Lyrik Back Bay | 1001 Boylston Street (Parcel 12) | Back Bay

You know what nobody in Boston should give a shit about? What the people from towns west of Boston think about how Boston looks driving in on The Pike for their day of playing Big City.

Boston exists for Bostonians, not people who live outside of it.
Thank you for proving my point.
 
You are right, of course, but I share the frustration expressed by @393b40 regarding the idea that Boston as a city should be tailored to the desires of people who don't actually live here. Yes, a different timeline has Boston enveloping more abutting communities, but regardless, the Pike serves the interests of suburbanites. It does real and actual harm to the residents of the city. One of the lowest priorities on my list for built environment is a consideration for that particular view corridor when I'd rather it not even exist at all.
I agree 100% with you and others that the Parcel 12 development is way more important than a lost view from the Mass Pike, I guess what I saw in that statement about Boston being for Bostonians is the tribalism and splintering of American society I've seen nationally in the last 20 years. I'm an old guy, so maybe I'm just riffing nostalgic, but it seems that we as a nation are dividing ourselves increasingly into antagonistic rival groups. I do appreciate this board in that regard, where people agree to disagree in a civil and respectful way.
 
12/23 Walked around the project last night at golden hour.
 

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This does seem a bit tribalistic and provincial, and runs contrary to the aspirations of Boston being a world-class city, Also, Boston is only part of the metro area (albeit a major part), as are the other cities and towns around it. In an alternative universe, all the surrounding towns could have been annexed by Boston in the 1800s, and the metro area would have been one big city. So, where Boston begins and ends is a political construct and an accident of history.

The residents of Brookline in the 1800s decided that tribalism and provincialism would rule the metro area for the foreseeable future. You can’t blame Bostonians for asking people to respect the boundaries they were given.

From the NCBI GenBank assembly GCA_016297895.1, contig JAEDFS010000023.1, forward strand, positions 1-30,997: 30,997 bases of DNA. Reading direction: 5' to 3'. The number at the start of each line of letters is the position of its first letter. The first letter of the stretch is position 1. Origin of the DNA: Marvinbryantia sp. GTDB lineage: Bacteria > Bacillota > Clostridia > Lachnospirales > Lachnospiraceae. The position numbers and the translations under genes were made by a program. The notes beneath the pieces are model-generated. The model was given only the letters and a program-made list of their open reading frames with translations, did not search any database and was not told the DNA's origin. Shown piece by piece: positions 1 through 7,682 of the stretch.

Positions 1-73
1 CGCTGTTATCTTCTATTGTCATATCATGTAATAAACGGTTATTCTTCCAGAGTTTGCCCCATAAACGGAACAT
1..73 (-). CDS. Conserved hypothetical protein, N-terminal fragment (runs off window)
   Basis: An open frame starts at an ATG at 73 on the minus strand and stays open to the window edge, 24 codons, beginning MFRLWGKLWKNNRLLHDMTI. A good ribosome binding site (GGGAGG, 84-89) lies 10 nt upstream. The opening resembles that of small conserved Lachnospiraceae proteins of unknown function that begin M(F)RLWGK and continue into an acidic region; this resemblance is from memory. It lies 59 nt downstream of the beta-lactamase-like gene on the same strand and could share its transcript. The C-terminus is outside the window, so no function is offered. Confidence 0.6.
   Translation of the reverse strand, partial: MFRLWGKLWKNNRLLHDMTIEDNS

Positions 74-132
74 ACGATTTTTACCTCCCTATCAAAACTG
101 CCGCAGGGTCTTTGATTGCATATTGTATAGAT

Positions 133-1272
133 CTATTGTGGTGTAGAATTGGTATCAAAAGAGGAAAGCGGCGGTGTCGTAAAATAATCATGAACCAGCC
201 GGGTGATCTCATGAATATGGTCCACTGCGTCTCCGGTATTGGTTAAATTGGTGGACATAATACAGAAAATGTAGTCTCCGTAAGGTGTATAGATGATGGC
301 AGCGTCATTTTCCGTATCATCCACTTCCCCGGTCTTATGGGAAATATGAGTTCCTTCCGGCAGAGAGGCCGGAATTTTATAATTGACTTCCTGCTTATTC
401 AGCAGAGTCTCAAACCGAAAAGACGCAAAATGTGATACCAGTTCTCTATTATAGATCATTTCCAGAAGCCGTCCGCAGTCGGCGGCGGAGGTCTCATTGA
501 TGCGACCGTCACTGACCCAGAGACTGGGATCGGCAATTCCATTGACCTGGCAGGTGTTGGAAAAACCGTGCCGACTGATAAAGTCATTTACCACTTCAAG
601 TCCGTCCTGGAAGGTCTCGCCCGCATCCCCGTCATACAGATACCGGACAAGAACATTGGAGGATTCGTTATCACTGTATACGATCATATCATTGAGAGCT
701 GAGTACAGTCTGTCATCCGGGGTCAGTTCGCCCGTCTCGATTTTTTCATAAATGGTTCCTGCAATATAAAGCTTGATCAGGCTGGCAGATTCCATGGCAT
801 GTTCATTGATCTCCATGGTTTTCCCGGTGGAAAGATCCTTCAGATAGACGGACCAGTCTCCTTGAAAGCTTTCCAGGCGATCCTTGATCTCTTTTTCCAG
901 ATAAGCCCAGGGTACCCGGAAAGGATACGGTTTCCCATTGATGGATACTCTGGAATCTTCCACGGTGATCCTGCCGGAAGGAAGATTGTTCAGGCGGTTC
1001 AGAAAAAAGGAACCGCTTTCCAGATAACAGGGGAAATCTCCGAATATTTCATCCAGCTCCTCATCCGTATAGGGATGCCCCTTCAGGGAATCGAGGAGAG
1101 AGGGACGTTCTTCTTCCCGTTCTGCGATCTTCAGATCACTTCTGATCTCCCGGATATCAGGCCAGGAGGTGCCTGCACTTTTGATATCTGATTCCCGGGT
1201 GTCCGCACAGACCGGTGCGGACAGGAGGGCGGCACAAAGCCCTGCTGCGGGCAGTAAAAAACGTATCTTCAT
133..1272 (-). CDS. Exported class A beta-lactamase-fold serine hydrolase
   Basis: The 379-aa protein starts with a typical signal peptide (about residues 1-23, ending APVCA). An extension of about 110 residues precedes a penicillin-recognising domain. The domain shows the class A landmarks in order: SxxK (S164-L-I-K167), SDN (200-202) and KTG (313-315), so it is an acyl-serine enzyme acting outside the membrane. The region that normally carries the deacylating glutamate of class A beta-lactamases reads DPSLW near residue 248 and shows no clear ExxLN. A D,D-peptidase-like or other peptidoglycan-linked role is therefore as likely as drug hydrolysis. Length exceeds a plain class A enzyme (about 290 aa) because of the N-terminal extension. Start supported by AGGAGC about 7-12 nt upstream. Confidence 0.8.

It can’t be “won’t anyone think of the suburbs!?” only when it’s an inconvenience to them and “thank god we don’t share a school system with the city” when it’s not.
 
as in, the sign's existence in Kenmore, or the view of the sign from Waltham?

I was referring to the poorly thought out CarGurus sign. They needed a solid colored flat surface behind the sign to make it legible. I also don't have faith in this company that they're going to want to keep paying for it to stay up there.

Just a coincidence that Citgo is front and center on this image.
 
If you’re talking about it, it wasn’t poorly thought out.

If you can't read it from the highway, it was poorly thought out. On Archboston we're mainly architecture enthusiasts reviewing still images and it's still hard to read the sign on most of them.

If the general public says "I wonder what that sign is supposed to say" and then forgets about it, it was poorly thought out. The best way for a sign to NOT be poorly thought out is for it to be generally legible from unobstructed viewpoints.

Again, literally a brighter white material behind the letters would make them pop 10x more than they do right now. Think of words on paper. Now imagine we could somehow remove those words from the paper and have them floating in midair. They'd be much harder to discern without the proper background. That's what's going on here.
 
If you can't read it from the highway, it was poorly thought out. On Archboston we're mainly architecture enthusiasts reviewing still images and it's still hard to read the sign on most of them.

If the general public says "I wonder what that sign is supposed to say" and then forgets about it, it was poorly thought out. The best way for a sign to NOT be poorly thought out is for it to be generally legible from unobstructed viewpoints.

Again, literally a brighter white material behind the letters would make them pop 10x more than they do right now. Think of words on paper. Now imagine we could somehow remove those words from the paper and have them floating in midair. They'd be much harder to discern without the proper background. That's what's going on here.
Even in the Elkus Manfredi rendering, you cannot read the sign -- fail 🫣
1705344462060.png


One wonders if the design constraint was actually "Make it easy to replace. They are not going to be around much longer."
 
I have a way more difficult time reading the new(ish) HarbourVest sign than this one.
 

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